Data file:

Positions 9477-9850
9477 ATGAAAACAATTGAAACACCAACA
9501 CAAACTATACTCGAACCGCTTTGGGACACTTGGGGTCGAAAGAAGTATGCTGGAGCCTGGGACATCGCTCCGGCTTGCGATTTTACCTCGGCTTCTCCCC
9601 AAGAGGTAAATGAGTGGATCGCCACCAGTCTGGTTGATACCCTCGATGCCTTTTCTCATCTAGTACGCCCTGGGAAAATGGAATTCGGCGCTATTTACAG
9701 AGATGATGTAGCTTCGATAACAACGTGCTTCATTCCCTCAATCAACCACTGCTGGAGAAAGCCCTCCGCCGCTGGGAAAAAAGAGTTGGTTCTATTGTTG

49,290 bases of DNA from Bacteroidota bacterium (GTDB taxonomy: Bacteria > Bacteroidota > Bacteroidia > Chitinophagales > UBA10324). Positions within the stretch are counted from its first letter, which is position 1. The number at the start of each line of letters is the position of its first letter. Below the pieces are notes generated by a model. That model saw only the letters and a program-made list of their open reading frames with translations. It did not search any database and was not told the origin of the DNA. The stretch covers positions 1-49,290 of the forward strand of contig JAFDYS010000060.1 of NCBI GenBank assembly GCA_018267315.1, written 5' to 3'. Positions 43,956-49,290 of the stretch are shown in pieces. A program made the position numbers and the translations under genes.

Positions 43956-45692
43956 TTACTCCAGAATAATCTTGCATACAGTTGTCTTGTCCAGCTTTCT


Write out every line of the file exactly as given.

Positions 9477-9850
9477 ATGAAAACAATTGAAACACCAACA
9501 CAAACTATACTCGAACCGCTTTGGGACACTTGGGGTCGAAAGAAGTATGCTGGAGCCTGGGACATCGCTCCGGCTTGCGATTTTACCTCGGCTTCTCCCC
9601 AAGAGGTAAATGAGTGGATCGCCACCAGTCTGGTTGATACCCTCGATGCCTTTTCTCATCTAGTACGCCCTGGGAAAATGGAATTCGGCGCTATTTACAG
9701 AGATGATGTAGCTTCGATAACAACGTGCTTCATTCCCTCAATCAACCACTGCTGGAGAAAGCCCTCCGCCGCTGGGAAAAAAGAGTTGGTTCTATTGTTG

49,290 bases of DNA from Bacteroidota bacterium (GTDB taxonomy: Bacteria > Bacteroidota > Bacteroidia > Chitinophagales > UBA10324). Positions within the stretch are counted from its first letter, which is position 1. The number at the start of each line of letters is the position of its first letter. Below the pieces are notes generated by a model. That model saw only the letters and a program-made list of their open reading frames with translations. It did not search any database and was not told the origin of the DNA. The stretch covers positions 1-49,290 of the forward strand of contig JAFDYS010000060.1 of NCBI GenBank assembly GCA_018267315.1, written 5' to 3'. Positions 43,956-49,290 of the stretch are shown in pieces. A program made the position numbers and the translations under genes.

Positions 43956-45692
43956 TTACTCCAGAATAATCTTGCATACAGTTGTCTTGTCCAGCTTTCT